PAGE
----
As director of communications and engagement at Evanston Township High School (ETHS) in Illinois, Evangeline Semark (CMN MA ’14) proudly touts the equity focus of this learning community. Ranked in the top 1–2 percent of all U.S. high schools, ETHS educates more than 3,300 youth from every neighborhood in Evanston, Ill., representing many racial and ethnic backgrounds and socio-economic statuses. The high rate of student success at ETHS is attributable, in part, to the conversations between students and staff about racial equity and building an environment that affirms all perspectives and identities.
This approach suits Semark perfectly. “I lead the public relations and communication efforts to help create a more culturally responsive learning community for our students,” Semark says. “My goal is to provide our students and families with the information they need to be inspired to learn.”
Semark believes her role stretches beyond the typical duties of a public relations practitioner. “Whether it’s to invite families to learn more about the school, facilitate workshops to discuss issues of racial equity or teach freshmen about their ‘online tattoos’ via media literacy programming, I position myself as an educator,” she says. “I continuously create opportunities to empower others.”
A former graphic designer with a passion for community-based work and social justice, Semark wanted to “understand the human factors, communication patterns and cultural contexts behind the designs. The communication field is inherently interdisciplinary and provides those who are interested with many avenues for expansion.” After working in the field for several years, Semark decided to pursue a graduate degree at DePaul in organizational and multicultural communication.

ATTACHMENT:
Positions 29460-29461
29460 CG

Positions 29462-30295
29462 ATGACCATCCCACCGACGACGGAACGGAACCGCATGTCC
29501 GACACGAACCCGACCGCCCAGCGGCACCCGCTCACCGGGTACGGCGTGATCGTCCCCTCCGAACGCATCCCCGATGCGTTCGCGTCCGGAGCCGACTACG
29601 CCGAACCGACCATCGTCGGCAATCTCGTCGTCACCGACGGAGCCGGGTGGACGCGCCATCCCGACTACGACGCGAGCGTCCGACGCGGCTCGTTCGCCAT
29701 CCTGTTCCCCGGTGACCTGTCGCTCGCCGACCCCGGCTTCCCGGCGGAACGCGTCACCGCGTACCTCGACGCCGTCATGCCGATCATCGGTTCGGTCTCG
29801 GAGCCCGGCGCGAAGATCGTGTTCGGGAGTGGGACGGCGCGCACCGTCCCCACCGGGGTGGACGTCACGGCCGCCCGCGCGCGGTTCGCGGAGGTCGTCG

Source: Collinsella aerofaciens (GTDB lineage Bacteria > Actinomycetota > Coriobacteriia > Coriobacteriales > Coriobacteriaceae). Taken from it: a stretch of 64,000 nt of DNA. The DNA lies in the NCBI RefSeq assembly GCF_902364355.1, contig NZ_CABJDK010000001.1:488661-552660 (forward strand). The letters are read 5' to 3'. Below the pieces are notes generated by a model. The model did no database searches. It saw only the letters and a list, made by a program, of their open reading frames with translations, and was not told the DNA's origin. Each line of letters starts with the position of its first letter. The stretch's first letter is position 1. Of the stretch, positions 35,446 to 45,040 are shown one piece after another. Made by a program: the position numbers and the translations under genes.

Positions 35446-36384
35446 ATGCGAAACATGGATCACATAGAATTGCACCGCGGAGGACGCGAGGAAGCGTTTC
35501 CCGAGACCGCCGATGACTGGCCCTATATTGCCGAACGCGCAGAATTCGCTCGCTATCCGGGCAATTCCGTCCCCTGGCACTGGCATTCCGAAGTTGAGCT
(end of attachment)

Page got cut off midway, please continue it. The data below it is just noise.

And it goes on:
“My graduate studies gave me the critical framework to interrogate ideological systems of power such as racism, classism, ableism and heterosexism,” Semark says. “I was encouraged to stretch my learning, to question what was known and to imagine possibilities of resistance and change.”
Semark says as a white cisgender woman working in education, she finds that one of her biggest challenges is continuously examining her role in perpetuating the systems of oppression that create the stories of who is valued and why. During her time at ETHS, she has spearheaded removing gender pronouns in communications, helped create events that expand beyond the able-bodied experience and worked to ensure that the majority of the student body—youth of color—are highly visible and accurately represented in marketing materials.
Semark encourages others to use their talents to disrupt all forms of bias. “As public relations professionals, we are uniquely positioned to help shape how someone or something is viewed in the public realm,” she says. “We have the opportunity to recenter the communities we serve professionally through a social justice framework.”
Originally published in Conversations (Winter 2016 Issue)